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Hook Island monster

A gigantic, tadpole-shaped serpent that was photographed off Hook Island, Queensland.

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Hook Island monster

Fish, Sea serpent


Australian cryptid, Pacific cryptid




Aquatic, Photographed

The Hook Island Serpent is a cryptid encountered only two or three times off the coast of Hook and Thomas Island, between the mainland and the Great Barrier Reef. The most famous witness, was in 1964 when Robert Le Serrec recently bought a motorboat and decided to camp on Hook island. While on his boat, his wife noticed a 70 foot long animal shaped like a tadpole resting on the seabed.

They took photos of the animal, which they thought was dead, and Le Serrec’s friend, De Jong, who was with them jumped into the water to film it. When De Jong got closer to it, the animal opened its mouth and started swimming towards them. Scared, he quickly swam back to the boat and the animal fled. The witnesses claimed to have seen a wound on the animal, which they guessed was from a ship's propeller in open water and took refuge in the shallow bay to recover. Le Serrec also noted that its eyes, located on the top of its head, were pale with slit-shaped pupils. It had pale stripes and had smooth skin with no fins or flippers. The location of the eyes on the top of the head indicates it is probably a carnivore that lurks on the seabed, looking upwards for prey.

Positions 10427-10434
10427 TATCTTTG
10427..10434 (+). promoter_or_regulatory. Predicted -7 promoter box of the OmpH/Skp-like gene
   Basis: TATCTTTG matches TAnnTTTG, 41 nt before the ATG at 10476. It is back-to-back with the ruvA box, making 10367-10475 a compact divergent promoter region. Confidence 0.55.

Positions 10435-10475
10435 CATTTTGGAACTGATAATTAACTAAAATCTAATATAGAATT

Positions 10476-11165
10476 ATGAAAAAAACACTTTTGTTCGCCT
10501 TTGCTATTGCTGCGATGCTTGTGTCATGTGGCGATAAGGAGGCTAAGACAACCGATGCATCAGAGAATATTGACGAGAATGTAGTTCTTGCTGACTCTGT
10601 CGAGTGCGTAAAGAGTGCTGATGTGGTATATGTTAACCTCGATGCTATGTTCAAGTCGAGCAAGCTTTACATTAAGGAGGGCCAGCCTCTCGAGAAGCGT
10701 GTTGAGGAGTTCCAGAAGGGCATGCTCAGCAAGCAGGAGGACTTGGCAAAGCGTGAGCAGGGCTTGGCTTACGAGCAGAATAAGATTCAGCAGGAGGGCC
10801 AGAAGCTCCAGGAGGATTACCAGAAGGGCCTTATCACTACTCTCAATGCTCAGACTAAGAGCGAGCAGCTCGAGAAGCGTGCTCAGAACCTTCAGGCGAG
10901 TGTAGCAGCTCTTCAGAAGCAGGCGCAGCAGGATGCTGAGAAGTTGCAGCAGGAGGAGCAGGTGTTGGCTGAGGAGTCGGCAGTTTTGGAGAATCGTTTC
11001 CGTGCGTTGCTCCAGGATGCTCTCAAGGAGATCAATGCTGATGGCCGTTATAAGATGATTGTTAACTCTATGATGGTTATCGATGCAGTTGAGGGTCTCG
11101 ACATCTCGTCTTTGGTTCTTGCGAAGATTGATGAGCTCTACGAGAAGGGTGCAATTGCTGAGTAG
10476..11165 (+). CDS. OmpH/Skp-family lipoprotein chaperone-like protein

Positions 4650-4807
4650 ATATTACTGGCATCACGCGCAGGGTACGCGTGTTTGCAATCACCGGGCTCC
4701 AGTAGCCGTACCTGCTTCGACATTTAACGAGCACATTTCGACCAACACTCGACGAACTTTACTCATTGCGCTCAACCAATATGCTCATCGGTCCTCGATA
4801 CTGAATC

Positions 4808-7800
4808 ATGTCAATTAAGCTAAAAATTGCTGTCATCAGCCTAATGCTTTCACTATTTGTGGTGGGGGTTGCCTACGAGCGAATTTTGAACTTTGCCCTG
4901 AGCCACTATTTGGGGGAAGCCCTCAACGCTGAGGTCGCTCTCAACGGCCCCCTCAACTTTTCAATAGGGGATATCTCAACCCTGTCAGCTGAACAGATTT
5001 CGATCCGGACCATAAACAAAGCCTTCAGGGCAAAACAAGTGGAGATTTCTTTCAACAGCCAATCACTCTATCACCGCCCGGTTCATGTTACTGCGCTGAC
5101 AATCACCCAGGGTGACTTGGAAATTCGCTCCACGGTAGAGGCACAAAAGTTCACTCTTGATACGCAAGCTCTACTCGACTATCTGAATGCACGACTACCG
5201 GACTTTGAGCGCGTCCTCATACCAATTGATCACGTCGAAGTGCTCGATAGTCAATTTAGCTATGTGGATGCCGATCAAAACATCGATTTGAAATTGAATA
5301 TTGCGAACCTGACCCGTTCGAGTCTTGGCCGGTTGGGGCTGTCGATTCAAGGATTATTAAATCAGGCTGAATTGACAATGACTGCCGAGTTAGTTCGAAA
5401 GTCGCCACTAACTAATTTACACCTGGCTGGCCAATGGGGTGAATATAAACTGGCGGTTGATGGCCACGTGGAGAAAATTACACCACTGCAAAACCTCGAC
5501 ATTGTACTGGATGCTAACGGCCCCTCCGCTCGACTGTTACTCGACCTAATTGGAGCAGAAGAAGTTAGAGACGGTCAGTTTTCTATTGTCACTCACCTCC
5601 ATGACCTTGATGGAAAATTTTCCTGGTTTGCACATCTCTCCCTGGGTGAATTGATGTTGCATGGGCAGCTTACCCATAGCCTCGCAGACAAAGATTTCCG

Contrary to popular belief, there were other sightings of this cryptid. In 1936, Fisherman Jack Frisch and his grandson, Ted, claimed to have caught an unknown animal matching the description of the photos on his set line, albeit smaller. He killed it, planning to take it to town to show people the strange animal, but due to the heavy seas, he couldn’t. He said it has a disproportionately large snake-like head and a bull-like neck. The neck tapered to its body, which resembled that of an eel’s. Years earlier, a group of teenagers claimed to have seen a sea serpent matching the description of the earlier sightings off Thomas Island, 50 kilometres away and apart of the same archipelago, known as the Whitsunday Islands.

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